Question of the Week: 11/19 - 11/25

Can we learn from experience? Most of us have heard the phrase, "learning from experience," throughout the entirety of our lives. We have an experience, categorize it as either good or bad, and store it for later. Then we might look back upon those experiences and provide ourselves the necessary knowledge to choose wisely in the future.

It seems an ideal mechanism for a peaceful world. We can see the pain and hurt, eliminate hate and separation, and truly live with one another. After all, if we see the dangers of the self, and the pain it causes for all concerned, then surely it will end.

But the world is not peaceful, and our minds do not see the danger. Why doesn't experience show us the destruction caused by our actions? No, not "caused." The very action IS the destruction. But why do we continue to butcher one another, hate and kill one another, in endless cycles? Why do we not say, "That is it. No more killing. I cannot live life like this for one more second.

Why do you allow it to continue?

Experience as a Weapon

The way our brains process information and store it for easy retrieval is a beautiful design. It is elegant in its simplicity. By why can't we leave it at that? Why must we constantly refer to the past in order to make something out of every moment?

I can understand that for the evolution of humanity, this mechanism was essential. Even in our own world, it is essential. But only as a means of interpreting incoming information. It has nothing to do with reality, in the way the self perceives it. And the self can only perceive in relation to its own desire for preservation. The self projects only what it thinks could happen, or should happen. It can never see beyond the desire or the fear.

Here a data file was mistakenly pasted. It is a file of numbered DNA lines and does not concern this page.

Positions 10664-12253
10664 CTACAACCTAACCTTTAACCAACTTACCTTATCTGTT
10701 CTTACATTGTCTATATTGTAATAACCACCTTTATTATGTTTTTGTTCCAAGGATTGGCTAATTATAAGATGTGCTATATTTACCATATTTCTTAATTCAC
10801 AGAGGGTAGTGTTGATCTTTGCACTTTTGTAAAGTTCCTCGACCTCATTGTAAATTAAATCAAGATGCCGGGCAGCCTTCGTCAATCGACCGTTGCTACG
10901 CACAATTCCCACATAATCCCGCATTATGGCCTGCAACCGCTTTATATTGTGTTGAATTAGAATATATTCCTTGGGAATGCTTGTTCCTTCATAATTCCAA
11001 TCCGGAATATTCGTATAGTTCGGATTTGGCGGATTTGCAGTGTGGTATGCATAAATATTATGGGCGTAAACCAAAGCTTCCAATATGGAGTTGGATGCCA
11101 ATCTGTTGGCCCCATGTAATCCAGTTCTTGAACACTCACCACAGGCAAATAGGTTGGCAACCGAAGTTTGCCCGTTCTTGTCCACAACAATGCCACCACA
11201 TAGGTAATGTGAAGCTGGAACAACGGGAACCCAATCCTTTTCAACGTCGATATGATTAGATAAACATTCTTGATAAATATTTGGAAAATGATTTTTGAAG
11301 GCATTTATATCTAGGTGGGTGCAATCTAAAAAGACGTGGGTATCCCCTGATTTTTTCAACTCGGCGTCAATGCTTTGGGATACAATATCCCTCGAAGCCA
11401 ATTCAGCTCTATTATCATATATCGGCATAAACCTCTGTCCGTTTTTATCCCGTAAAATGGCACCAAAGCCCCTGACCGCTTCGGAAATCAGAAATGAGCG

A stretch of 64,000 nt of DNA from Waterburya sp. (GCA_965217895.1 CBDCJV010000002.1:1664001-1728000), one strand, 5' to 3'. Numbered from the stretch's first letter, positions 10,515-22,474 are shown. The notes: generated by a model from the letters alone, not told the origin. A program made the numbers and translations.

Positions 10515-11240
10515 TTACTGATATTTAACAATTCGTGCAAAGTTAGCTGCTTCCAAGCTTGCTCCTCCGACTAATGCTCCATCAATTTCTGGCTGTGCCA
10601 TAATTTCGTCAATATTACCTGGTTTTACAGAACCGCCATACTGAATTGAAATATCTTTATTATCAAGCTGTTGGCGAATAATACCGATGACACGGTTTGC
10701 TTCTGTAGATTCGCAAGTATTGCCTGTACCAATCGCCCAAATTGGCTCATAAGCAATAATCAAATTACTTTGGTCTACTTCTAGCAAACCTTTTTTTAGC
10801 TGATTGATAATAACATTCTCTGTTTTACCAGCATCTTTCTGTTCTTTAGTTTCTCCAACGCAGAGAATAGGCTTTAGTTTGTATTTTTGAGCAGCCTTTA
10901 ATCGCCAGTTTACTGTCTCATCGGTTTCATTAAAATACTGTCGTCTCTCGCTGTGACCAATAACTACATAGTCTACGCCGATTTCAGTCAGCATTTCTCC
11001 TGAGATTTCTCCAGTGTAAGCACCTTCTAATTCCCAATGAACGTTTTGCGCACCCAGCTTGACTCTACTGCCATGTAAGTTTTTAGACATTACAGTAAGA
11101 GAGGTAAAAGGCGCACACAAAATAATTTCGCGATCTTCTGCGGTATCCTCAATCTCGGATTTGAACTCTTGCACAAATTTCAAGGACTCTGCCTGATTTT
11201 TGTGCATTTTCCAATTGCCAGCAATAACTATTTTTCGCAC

When the self projects ideals and beliefs, it does so in order to protect itself. It only recognizes those things that can ensure its continuity. Conflict arises when the self is challenged, then the proper knowledge, memories, and experiences are called upon to attack in order to preserve. This reaction solidifies the existence of the self, and in order to continue existing, it desperately needs to be right. It needs to win, at whatever cost.

For example, conflict does not arise unless there is a challenge. If you are at your house, washing the dishes, there is very little to be worried about. There is nothing to respond to. But if one is highly religious, for example, and someone tells them, "There is no god," the conflict begins. But why? There are two responses:

1. You are deeply held in your beliefs. You don't even listen or give any energy to it because you know you are right. The other person is wrong, but you don't have to give them the time of day. 2. You are deeply held in your beliefs. You don't even listen, but you do give all of your energy to protect what the self believes to be true. You act to preserve what you think you are. This action can be outward, or inward.

Some might say, "But I respect other's beliefs. We should all be able to believe what we want." We should, and we do. And look at the world, as it is. It is terrifying, the things we do to one another to preserve what we believe.